To ride dressage is to dance with your horse, equal partners in the delicate and sometimes difficult work of creating harmony and beauty.

Wednesday, January 19, 2022

First lesson of 2022

After being able to resume more frequent schooling sessions this month, I decided it was time for another lesson with Suzan. I texted her on Sunday, and she said she could fit us in this morning!

It was a drizzly day; I was thinking I might have to walk Stella up and down the barn aisles in lieu of a warm-up. But the lesson before us finished early so Suzan ushered us into the indoor arena. Suzan noted that my saddle isn't sitting balanced on Stella's back, and suggested I use my CorrecTOR pad with shims to lift the cantle. She also noted that Stella has filled out some since our last lesson and is croup-high, meaning she's grown. Hopefully her front end will follow suit....

As before, Suzan was worried that I was going to just get on without lunging Stella first, but after a minute or so of high tension, Stella settled well and we got to work on her, and me. Below are my notes, which I sat down and typed as soon as I got home so as to forget as little as possible!

Use sustained half halt to slow Stella's walk down to a steady, four-beat "3," then ease out of it (not abrupt release) while keeping the clear four-beat walk, BREATHE, and become a wet sandbag in the saddle. If she gets tense or hurried (often!), repeat. and keep repeating as needed. Don't pull on the reins; the half halt should be in my body and legs. If she dives down, squeeze her up with inside leg; if she gets high with her head, follow with my hands. Keep my shoulders down, neck back into collar, chin up (not tucked); look forward between her ears. BREATHE. Let my hips move when she relaxes (think "move with her ribcage/encourage her ribcage to move"). BREATHE.

Most of this applies to trot as well; stretch left side and don't twist torso.

If she startles or spooks at something, let her stand (stroking) until her energy comes down if possible.

Before asking for shoulder-in, do a slow volté (half halt!) and push her hindquarters out, then continue down the wall with that bend. Harder to the left; think "swing her ribcage in a pulsing motion."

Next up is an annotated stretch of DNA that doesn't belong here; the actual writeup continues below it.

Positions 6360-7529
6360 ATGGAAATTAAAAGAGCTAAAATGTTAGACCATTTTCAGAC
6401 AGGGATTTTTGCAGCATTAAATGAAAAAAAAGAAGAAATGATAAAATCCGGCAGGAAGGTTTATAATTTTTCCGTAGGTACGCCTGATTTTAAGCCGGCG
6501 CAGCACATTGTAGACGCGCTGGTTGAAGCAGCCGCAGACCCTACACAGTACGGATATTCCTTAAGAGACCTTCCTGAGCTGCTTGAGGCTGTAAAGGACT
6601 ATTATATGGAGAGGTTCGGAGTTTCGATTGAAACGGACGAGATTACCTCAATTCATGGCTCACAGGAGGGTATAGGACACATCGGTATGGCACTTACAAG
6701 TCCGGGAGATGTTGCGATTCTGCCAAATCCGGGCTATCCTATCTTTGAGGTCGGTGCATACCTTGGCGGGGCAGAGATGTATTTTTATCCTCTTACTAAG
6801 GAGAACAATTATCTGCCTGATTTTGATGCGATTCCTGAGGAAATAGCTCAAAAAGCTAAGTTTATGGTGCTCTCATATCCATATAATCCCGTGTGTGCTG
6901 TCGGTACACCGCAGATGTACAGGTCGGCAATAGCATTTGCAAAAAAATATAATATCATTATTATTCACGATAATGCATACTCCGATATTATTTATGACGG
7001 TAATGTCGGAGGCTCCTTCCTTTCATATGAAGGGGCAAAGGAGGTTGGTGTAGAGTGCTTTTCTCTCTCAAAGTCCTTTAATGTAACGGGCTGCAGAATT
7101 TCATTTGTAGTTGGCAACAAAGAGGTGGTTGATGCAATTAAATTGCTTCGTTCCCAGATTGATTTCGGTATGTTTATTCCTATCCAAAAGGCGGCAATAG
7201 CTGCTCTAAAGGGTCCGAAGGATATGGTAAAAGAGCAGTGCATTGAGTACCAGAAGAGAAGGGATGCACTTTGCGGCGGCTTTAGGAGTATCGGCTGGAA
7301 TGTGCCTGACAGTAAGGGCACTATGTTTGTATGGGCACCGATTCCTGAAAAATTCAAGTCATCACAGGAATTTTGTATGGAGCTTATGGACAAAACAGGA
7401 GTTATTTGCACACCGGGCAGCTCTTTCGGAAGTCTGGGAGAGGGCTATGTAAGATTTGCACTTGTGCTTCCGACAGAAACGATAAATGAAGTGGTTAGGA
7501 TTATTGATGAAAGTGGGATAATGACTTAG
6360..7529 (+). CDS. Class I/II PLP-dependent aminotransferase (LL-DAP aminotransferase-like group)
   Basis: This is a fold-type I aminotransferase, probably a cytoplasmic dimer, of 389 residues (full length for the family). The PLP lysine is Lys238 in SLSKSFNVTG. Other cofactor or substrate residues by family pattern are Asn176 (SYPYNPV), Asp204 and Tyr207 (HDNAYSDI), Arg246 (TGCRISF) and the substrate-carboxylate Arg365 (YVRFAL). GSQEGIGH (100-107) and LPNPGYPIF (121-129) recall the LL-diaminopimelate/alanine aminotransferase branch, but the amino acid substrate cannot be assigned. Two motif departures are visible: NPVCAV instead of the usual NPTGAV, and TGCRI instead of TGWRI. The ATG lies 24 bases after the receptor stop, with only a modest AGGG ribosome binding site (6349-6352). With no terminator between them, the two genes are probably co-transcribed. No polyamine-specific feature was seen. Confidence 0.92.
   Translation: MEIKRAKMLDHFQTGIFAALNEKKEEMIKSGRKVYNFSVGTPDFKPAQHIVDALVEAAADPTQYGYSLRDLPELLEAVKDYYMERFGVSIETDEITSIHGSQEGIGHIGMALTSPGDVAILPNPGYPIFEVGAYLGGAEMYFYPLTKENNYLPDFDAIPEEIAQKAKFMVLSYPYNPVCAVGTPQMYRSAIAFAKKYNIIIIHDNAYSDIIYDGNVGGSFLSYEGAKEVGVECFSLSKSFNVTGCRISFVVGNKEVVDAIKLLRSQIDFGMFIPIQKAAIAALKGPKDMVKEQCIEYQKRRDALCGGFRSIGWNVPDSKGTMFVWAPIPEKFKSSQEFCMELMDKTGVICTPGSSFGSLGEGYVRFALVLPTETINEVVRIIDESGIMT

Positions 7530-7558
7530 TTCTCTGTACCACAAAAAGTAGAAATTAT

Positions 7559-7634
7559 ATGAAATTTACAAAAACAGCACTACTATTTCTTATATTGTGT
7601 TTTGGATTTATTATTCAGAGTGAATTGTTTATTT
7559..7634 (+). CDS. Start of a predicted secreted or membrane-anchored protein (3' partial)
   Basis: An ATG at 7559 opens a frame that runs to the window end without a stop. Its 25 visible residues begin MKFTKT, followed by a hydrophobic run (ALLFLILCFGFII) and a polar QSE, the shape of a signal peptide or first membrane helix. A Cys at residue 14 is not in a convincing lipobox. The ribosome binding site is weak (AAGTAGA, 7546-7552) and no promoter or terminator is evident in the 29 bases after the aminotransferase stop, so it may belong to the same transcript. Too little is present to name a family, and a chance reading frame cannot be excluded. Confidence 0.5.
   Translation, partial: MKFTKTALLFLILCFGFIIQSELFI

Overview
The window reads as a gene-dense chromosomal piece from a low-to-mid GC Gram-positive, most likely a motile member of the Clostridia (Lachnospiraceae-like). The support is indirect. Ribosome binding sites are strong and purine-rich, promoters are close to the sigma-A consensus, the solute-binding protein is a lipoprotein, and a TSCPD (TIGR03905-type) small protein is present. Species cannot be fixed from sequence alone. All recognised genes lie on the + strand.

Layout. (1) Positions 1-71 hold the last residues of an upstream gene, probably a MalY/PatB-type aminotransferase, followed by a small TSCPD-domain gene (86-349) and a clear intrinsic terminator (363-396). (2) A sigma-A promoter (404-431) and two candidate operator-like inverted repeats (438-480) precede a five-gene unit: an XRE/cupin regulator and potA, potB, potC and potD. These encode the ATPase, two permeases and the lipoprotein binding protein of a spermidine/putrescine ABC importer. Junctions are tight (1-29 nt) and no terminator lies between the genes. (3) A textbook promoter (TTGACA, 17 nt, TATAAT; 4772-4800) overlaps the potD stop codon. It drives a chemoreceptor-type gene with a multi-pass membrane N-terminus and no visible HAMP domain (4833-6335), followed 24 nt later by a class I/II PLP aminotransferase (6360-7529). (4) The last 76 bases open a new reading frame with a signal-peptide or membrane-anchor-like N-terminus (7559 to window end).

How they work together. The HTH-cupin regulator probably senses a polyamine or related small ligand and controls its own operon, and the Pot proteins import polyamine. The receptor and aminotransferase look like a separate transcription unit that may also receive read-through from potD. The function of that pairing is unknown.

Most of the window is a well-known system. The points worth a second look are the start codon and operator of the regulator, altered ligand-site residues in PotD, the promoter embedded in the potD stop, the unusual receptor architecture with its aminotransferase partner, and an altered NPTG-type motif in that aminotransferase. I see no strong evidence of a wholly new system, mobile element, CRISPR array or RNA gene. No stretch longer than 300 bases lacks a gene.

Stella did so much better than her first lesson in the indoor. She really wants to scurry along and got frustrated at times that I wouldn't let her go in her default quick, tense pace, but she tried. Suzan remarked on how much better she was today, too. It was a good lesson.

One step back and three steps forward

Last Friday Stella was back to her tense, go-go girl self. When I wanted her to walk she'd jig and break to the trot; at the trot she wanted to rush and break to the canter – but "don't touch my face!" When she acts like that, dancing together like ballroom partners seems a distant dream.

But on Sunday, Monday, and Tuesday she was much better. We were able to work at the walk and the trot without drama; I didn't ask her to canter and she didn't insist except for one time she slipped into it as quietly as could be, stayed calm and quiet, and then came back to trot on her own.

I took a photo of her on Sunday, and when I went to my photo file to add it to this post there was a second photo dated 1/16 – from 2021.

Even though it's bittersweet, I'm including it. That's a young, black Morgan stallion that my son got to ride. Last winter while he was at college (he dropped out; that's the bittersweet part) in Walla Walla, WA, he connected with a Morgan trainer there through the girl he was dating. He got to ride at the trainer's several times, and on two different stallions. He said this one was really tall, so I looked him up (at the time; now I can't remember his name). Over 16 hands high; that IS tall for a Morgan! But I was not impressed by the side view I saw of him. It would be interesting see current photos, though, as he was only three or four then and has probably matured a lot. Now if only my son would . . . . 😏

Wednesday, January 12, 2022

1-2-3, as different as can be

Last Thursday morning, the farrier was out to trim the horses' feet. Stella has always been good for him; tense, but good. This time she was not just good, but relaxed for the first time. SmartCalm Ultra for the win! But lest I relax too much....

That afternoon I got home from work with cooperative weather and enough daylight left to ride. We did our usual warm-up walk, and (as near as I can recollect) I started messing with unfamiliar reins (I had swapped them out so that each pair stayed with the bridle they matched). Stella started or jigged or something, and my boot, wet and sandy, forcefully slipped out of the stirrup, which banged into Stella's side. Startled, Stella jumped, which made the stirrup bump her again, and off she went, bucking to the end of the arena. Thankfully I stayed on and got her stopped, because I think it would have really spooked her if I'd come off. Instead, I was able to stroke and calm her, and we finished our ride, including cantering, without incident.